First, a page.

An online platform, MARENDATA, has been launched in collaboration by the SEA Wave and WESE projects to disseminate environmental monitoring data collected within the marine energy industry. Co-funded by the European Maritime and Fisheries Fund, both SEA Wave and WESE are undertaking bespoke environmental research campaigns to better understand the potential environmental effects associated with deploying and operating some of the world’s leading marine energy technologies.
Towed video array underwater. Courtesy of Matthew Witt.
MARENDATA is a dedicated data sharing platform which will host a range of compiled data collected from a range of marine energy test sites, including the European Marine Energy Centre (EMEC) in Orkney, Scotland; BiMEP in the Basque Country; and Peniche, in Portugal.
Data derived from the test sites will include resource characterisation, underwater noise, and video capturing seabed ecology and species behaviour. Data uploaded on the platform will be relevant in evaluating the potential positive and negative environmental effects of wave and tidal energy devices.
Data acquired from the former SOWFIA project, funded by EU Intelligent Energy Europe, has been amalgamated with the data collected through SEA Wave and WESE and will also be uploaded to MARENDATA.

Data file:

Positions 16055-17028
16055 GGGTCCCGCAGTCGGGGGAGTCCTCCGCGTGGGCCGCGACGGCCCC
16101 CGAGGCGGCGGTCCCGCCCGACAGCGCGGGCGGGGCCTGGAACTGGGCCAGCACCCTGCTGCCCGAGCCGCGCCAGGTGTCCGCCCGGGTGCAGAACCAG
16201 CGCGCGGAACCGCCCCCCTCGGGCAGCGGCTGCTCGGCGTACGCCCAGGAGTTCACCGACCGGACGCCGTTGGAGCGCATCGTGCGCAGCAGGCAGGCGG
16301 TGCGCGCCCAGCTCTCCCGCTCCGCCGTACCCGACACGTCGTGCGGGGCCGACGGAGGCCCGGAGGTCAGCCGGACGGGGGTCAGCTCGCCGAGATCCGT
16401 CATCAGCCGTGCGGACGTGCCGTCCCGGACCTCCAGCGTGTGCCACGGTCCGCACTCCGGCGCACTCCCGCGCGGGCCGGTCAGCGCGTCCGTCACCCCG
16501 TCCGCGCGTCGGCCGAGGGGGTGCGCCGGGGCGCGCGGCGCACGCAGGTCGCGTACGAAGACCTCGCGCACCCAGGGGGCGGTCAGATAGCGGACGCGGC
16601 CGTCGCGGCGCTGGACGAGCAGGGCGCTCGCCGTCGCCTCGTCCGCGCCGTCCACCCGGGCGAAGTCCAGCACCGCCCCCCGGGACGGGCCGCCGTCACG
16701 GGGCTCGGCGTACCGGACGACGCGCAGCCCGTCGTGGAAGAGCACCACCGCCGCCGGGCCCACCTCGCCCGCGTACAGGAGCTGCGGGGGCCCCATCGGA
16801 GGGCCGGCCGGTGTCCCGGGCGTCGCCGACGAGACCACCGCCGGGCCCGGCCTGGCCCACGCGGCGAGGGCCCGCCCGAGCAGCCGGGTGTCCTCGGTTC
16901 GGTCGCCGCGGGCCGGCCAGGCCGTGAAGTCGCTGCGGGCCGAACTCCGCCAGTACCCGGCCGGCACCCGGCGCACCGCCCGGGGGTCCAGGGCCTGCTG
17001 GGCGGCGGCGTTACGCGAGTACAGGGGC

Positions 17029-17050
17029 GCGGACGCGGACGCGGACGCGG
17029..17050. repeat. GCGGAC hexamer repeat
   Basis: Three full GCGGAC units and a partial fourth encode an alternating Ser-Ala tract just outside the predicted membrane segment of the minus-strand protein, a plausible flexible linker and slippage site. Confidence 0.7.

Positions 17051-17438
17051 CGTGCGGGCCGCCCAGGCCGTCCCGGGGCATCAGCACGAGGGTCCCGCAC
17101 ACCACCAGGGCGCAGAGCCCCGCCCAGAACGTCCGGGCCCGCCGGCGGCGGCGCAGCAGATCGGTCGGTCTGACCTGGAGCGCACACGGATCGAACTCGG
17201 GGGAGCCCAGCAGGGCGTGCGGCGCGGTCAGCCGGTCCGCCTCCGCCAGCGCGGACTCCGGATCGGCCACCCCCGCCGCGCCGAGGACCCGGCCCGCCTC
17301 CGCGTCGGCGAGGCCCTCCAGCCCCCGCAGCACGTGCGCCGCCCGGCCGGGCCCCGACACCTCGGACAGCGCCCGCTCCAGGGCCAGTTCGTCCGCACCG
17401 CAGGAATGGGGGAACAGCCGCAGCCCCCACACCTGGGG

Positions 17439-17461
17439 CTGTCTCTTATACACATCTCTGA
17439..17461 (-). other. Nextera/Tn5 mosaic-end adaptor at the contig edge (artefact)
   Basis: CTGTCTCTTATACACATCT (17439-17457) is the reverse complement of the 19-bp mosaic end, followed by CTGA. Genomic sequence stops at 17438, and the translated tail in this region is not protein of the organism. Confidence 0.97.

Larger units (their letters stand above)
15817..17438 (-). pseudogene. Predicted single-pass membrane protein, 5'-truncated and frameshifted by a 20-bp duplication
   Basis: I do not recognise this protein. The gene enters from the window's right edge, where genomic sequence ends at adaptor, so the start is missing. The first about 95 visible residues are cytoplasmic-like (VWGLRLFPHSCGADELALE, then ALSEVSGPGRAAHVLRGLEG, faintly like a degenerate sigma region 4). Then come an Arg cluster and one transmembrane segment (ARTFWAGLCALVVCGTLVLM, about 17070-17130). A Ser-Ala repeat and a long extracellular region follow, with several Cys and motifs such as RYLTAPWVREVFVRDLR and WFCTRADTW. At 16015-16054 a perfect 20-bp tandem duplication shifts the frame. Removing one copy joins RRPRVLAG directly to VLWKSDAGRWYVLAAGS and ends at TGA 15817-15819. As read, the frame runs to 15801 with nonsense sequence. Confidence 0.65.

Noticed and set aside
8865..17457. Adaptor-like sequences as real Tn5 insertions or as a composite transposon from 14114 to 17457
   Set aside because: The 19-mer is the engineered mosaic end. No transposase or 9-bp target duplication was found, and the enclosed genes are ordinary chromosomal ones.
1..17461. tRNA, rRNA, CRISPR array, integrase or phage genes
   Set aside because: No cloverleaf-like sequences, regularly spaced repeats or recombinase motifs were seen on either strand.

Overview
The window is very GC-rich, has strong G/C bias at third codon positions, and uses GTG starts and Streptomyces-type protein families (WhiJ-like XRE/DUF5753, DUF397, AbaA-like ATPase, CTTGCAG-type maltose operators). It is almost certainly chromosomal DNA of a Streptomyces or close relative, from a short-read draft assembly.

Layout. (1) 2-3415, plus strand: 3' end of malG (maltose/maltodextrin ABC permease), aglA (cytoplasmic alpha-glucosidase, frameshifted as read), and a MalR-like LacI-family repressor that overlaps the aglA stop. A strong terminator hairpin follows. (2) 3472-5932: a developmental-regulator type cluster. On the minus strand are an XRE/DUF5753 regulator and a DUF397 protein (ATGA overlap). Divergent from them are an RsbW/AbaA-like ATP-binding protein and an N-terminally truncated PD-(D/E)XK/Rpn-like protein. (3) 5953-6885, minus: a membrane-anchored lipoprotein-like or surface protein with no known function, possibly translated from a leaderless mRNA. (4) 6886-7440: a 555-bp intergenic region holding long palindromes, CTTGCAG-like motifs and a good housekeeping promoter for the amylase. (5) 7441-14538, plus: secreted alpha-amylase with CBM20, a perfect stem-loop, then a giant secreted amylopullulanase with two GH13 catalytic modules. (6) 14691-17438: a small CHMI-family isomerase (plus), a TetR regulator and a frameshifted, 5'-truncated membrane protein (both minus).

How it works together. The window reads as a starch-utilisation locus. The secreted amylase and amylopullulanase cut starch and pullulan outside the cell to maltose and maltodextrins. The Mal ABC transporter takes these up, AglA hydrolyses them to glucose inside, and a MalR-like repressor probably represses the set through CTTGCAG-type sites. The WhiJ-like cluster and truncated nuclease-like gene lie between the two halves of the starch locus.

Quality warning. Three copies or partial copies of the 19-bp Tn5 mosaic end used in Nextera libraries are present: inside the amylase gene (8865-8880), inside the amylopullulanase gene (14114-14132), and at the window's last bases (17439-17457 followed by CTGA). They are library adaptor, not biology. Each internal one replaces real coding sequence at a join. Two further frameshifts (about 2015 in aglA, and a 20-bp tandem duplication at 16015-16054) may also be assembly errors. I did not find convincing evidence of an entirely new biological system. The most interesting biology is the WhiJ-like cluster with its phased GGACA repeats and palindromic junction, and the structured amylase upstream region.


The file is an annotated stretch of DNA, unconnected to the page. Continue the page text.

A host of marine energy experts are filtering the raw data collected from the test sites as it becomes available to ensure it has been quality checked, is compatible and coherent and follows existing standards. This is achieved through links to existing databases such as EMODnet, SeaDataNet and Copernicus.
Secondary data will also be available through the platform to better serve the needs of various stakeholders including academia, industry and the general public, whom may require access to this nature of data.
“This platform was based on three concepts in order to make it useful and specific to the marine energy industry” said José Chambel Leitão from HIDROMOD, MARENDATA developer. “The first was to build on a previous data platform concept from the SOWFIA project. The second was to target the relevance of the data to the marine energy industry, as opposed to generic data platforms. And finally, the third concept was to have the support of industry experts, partners of WESE and SEA Wave, selecting the appropriate information to relay to end-users.”